Innovators are frequently in such a hurry to get their product to market that important implementation planning steps receive only cursory attention. Believe it or not, there’s a science for that.
The NIH defines implementation science as “the study of methods to promote the integration of research findings and evidence into healthcare policy and practice.” Implementation science looks at major bottlenecks that might impede implementation, whether it’s health literacy, behaviors, governments, the economy, or management.
In a recent study, published in Health Research & Policy Systems, researchers compared implementation frameworks for health innovations. From this comparison, the research team outlined a generic framework for implementing health innovations that innovators can use as a starting point.
What Is a Framework Anyway?
If you’ve ever built a house from playing cards to pass the time, you know that a house with no foundation or supportive beams is incredibly weak. From a builder’s perspective, frames are absolutely essential.
For those seeking to improve health systems with innovations, skipping the deep-thinking planning stages may be a big mistake.
Frameworks give you a very broad picture. You can look at [them] to see the implementation process, and each stage within the process. Frameworks show you what you need to look at during each stage, and give strategies for addressing barriers and evaluating success.
Whether in graphics or narratives, frameworks identify the key variables of implementation. Frameworks guide the questions innovators ask about the external system and local environment, according to Moullin, and can help ensure the success of their innovations.
5 Questions Every Innovator Should Ask
Without further ado, here are five questions (based loosely on the generic framework) that every innovator should ask when considering a framework for implementation:
1. Who Has Skin in the Game?
Who are your end users? How will they use your innovation? Moullin cautions:
If you don’t look at the external environment, you’re missing an important part…
When Interactive Research and Development (IRD) sought to implement Zindagi Mehfooz (Safe Life), a technology-driven system for collecting vaccine data in Pakistan, IRD recognized that they’d have to persuade parents to vaccinate their children in order to have data to record. Implementing this data and mHealth-driven innovation meant considering its context. It meant promoting behavior change. In order to encourage rural Pakistani parents to enroll in the vaccine program, IRD linked the RFID tag it gave to each child for tracking to lottery cash prizes.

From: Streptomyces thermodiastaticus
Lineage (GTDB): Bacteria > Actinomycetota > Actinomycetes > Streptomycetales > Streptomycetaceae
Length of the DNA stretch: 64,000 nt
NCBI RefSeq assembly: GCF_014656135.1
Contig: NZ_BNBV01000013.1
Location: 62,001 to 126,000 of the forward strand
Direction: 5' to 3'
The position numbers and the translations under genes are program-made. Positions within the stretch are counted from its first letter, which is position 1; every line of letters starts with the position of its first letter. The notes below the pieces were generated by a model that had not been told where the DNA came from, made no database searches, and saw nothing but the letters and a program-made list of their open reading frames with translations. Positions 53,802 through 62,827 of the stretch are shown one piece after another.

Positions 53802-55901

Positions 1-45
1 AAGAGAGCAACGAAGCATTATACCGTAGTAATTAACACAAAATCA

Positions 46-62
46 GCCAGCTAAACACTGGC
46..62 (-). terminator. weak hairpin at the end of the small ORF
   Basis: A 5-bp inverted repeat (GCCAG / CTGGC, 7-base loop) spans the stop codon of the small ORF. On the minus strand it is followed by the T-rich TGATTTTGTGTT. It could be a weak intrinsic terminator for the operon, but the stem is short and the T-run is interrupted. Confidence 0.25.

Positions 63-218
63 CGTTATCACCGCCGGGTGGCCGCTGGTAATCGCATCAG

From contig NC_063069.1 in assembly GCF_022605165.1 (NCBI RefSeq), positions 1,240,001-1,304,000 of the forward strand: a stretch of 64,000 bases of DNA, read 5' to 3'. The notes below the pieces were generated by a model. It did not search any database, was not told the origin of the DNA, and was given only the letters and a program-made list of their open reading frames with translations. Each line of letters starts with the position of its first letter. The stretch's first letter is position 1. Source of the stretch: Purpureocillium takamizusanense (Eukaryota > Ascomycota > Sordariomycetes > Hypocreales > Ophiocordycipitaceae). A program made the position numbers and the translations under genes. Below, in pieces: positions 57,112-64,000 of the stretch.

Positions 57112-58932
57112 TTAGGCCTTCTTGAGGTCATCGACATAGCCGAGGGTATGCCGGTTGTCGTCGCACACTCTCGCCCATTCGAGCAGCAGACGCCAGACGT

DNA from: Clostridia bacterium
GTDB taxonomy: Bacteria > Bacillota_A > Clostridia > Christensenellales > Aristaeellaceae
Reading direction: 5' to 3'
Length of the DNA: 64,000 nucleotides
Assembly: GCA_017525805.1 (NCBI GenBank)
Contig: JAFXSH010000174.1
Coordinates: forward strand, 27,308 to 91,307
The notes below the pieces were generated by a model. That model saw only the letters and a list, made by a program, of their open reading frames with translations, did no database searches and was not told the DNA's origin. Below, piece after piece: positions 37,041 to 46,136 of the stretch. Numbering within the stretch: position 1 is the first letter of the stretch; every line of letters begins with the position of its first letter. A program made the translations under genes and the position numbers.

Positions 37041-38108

2. What Are My Peers Doing?
nuviun spoke with Christina Synowiec, senior program officer at the Center for Health Market Innovation (CHMI) in Washington, D.C., about the importance of forging working relationships with peers – even competitors. She told nuviun:
It’s really useful to bring together organizations who face similar challenges or are at similar stages of development. We find a lot of times that the most meaningful and valuable conversations have to do with identifying the common challenges and drawing out tacit knowledge about operations on the ground.
CHMI recently released a Primary Care Innovators Handbook, which is an incredibly valuable resource for those looking to implement innovations in healthcare.
…There are not always clear solutions to tough challenges, but [we] have found that there is value in sharing ideas and experiences, testing new approaches, and sharing the results to enable successful innovations to spread more rapidly between organizations and across geographies. – CHMI handbook
3. What Processes Are Required for Implementation?
Every implementation process has stages and steps, but Moullin’s study found that one size doesn’t fit all when it comes to health innovations. A closer look at the implementation process and what has worked for others should help innovators better understand how to get from ideation to implementation to sustainability.
4. How Will Success Be Measured?
Moullin indicated that the evaluation stage is often left out of implementation planning. Is success to be measured in the number of downloads, revenue, or behavior change? Proving that an innovation impacts health outcomes can take time, but is usually necessary before governing bodies – and physicians – will adopt them.
5. Will This Implementation Have Unwanted Side Effects?
When an implementation goes well, there can be some growing pains, but, for the most part, needs are met and the players are happy. However, when an implementation goes badly, there can be unforeseen consequences, such as staff turnover and the challenges of sustaining change.
A Generic Framework
Moullin and team studied 49 different implementation frameworks in order to generate a generic framework. Their generic framework looks a bit like a series of related Venn diagrams. They say it’s not a new framework, but a composite and recommend using it as a guide for the planning process.
nuviun asked Moullin what advice she’d give to innovators. She said:
Spend more time in the planning phase – don’t go straight into providing something, don’t rush out large-scale roll-outs. People seem to skip the planning process, which is important to get buy-in. You can’t go straight into implementation.
The nuviun blog is intended to contribute to discussion and stimulate debate on important issues in global digital health. The views are solely those of the author.